What’s Driving Industry 4.0?

What’s Driving Industry 4.0?

Industry 4.0 is no longer a concept; it’s been happening, and it probably has been happening for longer than you realize. According to Suhel Dhanani, the questions now are, how can we best implement the infrastructure for Industry 4.0 and what are the technology drivers?

Dhanani, a director of business development in Maxim’s Industrial & Healthcare Business Unit, shared his insights during a talk at this year’s embedded technologies expo & conference in San Jose. Manufacturing is getting digitized. There’s a lot of valuable data being captured and analyzed to predict failures, optimize equipment usage, drive new flows of services, and more, he noted. Compared to the consumer internet of things (IoT) world, the industrial IoT generates more immediate ROI, which justifies the spend to develop the automated infrastructure.

He shared three examples that not only highlight the benefits of the industrial IoT, but also demonstrate that it’s a phenomenon that is not entirely new.

  • Siemens provides “the granddaddy of all industrial IoT examples.” In 1989, the company set up a factory to build its SIMATIC programmable logic controllers (PLCs). Over time, Siemens began to incorporate automation into the site to increase throughput and decrease defects. About 50 million pieces of process information is generated daily. As a result, the company has reduced time to market (up to 50% in some cases), saved up to 25% in costs, improved reliability with 99% accuracy, and is averaging equipment utilization of 80% to 95%.
  • Intel Manufacturing relies on fan filter units in its cleanroom to keep particulate and contamination levels low. These units must work reliably 24/7. In the past, workers would examine the units to determine if they were working optimally. Then, Intel placed vibration sensors on each unit to collect information and implemented edge analytics tools to predict failures. These advanced warnings led to a roughly 300% reduction in failures.
  • Duke Energy wanted to improve operational efficiency. In 2010, the company identified 10,000 assets (previously examined by field crews) on which it could place 30,000 sensors to measure parameters such as temperature, pressure, and vibration.

Industrial IoT applications such as smart factories rely on small, efficient, and rugged ICs.

To capitalize on the flow of digital smarts, factories are being rearchitected and intelligence is moving to the edge, Dhanani said. Think of a pyramid, where the intelligence-rich edge layer sits at the very bottom, followed by the control layer, the supervisory layer, and, at the top, the management layer. In the industrial world, many decisions have to be made in real time, so it makes good sense to place the intelligence at the edge. As an example, Dhanani highlighted a proximity sensor that detects a dangerously close human presence. In this case, this piece of data doesn’t need to go up the pyramid to the management layer for a decision. A decision needs to be made right away so that the appropriate action can be taken (shutting off the motor, or bringing the equipment to a safe speed, for instance).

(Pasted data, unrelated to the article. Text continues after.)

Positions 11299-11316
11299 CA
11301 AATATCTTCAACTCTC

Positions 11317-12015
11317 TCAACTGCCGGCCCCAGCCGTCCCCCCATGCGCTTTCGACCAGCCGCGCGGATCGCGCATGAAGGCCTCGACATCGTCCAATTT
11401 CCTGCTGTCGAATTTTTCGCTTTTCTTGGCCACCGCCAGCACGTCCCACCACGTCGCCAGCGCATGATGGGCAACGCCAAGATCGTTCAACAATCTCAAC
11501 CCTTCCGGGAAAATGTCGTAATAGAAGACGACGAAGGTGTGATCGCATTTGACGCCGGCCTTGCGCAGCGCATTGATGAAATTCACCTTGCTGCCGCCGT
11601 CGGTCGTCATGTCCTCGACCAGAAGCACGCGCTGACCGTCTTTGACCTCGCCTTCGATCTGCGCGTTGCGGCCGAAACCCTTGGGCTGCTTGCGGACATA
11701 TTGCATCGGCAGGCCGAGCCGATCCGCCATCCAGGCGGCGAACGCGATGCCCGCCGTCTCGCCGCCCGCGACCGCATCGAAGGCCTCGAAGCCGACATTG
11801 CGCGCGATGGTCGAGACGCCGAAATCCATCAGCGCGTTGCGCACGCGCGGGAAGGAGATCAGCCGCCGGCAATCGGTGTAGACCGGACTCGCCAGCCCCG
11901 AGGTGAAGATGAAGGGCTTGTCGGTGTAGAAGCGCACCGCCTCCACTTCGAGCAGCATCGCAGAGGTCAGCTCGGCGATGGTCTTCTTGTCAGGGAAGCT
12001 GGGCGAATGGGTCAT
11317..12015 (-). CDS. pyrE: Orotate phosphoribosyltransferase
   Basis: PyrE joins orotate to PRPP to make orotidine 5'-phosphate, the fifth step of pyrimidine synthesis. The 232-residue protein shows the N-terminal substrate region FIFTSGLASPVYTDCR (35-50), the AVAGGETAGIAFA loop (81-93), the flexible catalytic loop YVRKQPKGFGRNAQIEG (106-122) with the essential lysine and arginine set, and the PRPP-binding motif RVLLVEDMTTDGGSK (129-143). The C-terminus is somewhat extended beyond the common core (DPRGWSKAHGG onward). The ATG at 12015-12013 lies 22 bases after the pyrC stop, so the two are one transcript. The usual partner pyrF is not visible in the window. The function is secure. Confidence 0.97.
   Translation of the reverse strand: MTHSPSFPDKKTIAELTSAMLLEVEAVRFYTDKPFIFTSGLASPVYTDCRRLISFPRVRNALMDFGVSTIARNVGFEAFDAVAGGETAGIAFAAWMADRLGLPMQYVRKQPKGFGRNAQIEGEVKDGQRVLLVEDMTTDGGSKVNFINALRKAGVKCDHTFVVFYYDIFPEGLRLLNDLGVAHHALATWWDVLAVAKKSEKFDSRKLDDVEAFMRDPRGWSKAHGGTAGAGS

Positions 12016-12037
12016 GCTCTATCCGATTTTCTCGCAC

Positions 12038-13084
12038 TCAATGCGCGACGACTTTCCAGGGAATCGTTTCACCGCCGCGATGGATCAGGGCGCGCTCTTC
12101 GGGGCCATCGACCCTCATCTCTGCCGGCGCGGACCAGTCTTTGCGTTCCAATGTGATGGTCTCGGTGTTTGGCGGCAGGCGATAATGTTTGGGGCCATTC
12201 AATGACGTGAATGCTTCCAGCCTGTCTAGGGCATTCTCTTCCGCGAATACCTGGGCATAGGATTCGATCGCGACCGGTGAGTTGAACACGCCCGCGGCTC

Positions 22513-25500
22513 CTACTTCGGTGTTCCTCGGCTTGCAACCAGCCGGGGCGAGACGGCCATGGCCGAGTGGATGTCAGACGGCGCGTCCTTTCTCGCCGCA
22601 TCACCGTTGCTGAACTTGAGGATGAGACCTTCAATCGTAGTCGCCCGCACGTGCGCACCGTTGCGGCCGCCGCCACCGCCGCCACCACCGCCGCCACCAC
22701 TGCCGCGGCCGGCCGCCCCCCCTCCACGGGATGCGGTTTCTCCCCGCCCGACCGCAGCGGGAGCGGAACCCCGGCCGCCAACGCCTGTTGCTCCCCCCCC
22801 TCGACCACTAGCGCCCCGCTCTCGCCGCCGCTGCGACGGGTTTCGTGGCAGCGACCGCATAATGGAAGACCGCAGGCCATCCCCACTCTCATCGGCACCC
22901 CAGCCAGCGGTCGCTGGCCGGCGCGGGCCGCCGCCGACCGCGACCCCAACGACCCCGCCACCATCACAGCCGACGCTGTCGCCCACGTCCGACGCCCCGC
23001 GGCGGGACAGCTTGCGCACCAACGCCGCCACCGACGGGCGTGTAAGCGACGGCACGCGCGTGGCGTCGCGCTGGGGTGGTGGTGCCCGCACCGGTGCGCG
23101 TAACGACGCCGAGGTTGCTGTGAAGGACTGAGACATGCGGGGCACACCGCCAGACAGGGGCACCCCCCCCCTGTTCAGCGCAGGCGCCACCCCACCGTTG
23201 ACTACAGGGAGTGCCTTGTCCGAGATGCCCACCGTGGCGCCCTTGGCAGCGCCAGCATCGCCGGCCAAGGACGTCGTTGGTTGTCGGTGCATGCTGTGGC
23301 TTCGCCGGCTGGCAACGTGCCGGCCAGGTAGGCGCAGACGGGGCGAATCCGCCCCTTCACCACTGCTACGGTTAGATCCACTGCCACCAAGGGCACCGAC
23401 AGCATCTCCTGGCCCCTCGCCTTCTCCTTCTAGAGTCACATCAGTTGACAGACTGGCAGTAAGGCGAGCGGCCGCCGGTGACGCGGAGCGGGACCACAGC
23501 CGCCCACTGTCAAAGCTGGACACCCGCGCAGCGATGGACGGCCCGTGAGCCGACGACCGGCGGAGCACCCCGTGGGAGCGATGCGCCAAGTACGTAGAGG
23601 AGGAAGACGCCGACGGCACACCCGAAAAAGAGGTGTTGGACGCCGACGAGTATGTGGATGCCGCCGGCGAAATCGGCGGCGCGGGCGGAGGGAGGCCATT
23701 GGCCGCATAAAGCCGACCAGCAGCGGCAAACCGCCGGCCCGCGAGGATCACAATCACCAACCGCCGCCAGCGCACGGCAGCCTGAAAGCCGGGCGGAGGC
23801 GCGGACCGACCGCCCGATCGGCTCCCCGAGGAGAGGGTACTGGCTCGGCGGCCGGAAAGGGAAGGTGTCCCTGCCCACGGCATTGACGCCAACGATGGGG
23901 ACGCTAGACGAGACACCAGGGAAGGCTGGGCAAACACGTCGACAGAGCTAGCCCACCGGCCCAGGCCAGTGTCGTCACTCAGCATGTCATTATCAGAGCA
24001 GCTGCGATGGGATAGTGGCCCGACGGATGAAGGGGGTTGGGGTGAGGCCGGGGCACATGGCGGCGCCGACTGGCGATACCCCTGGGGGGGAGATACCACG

The changing architecture of the factory is, in turn, driving two big changes, according to Dhanani. One, we are seeing increased growth in micro PLCs. In addition to being smaller, these PLCs are also called upon to do more. They’re more widely distributed around the factory floor, and they need to be designed with components that don’t consume too much power. For example, optocouplers used for isolation are quite large and generate quite a bit of heat. So, there’s a move to digital isolation, which, by comparison, is a fraction of the size and consumes just a fraction of the power.

Suhel Dhanani discusses the role of small, efficient semiconductor devices in the underlying architecture for IIoT applications.

The second big change, Dhanani explained, is the growth in the number of sensors used on the edge layer and the changes in sensor architecture (they’re smaller, more intelligent, and connected). Semiconductors, he noted, are enabling the smaller sizes and increase in channel density. As an example of this, he highlighted the evolution of Maxim’s PLC reference designs. The Micro PLC demonstration platform from 2014 was a first-generation industrial control chipset that reduced a PLC’s footprint by 15x. Two years later, the company launched the Pocket IO PLC demonstration platform, which showcased the capabilities of adaptable manufacturing in less than 10 cubic inches. The latest solution in this series, released in the fall of 2018, is the Go-IO PLC reference design, which provides multiple software-defined I/Os in less than 1 cubic inch.

In closing, Dhanani noted that everyone in the industrial world knows that Industry 4.0 drives operational efficiency. But fully realizing its vision requires lots of small, efficient, and rugged semiconductors.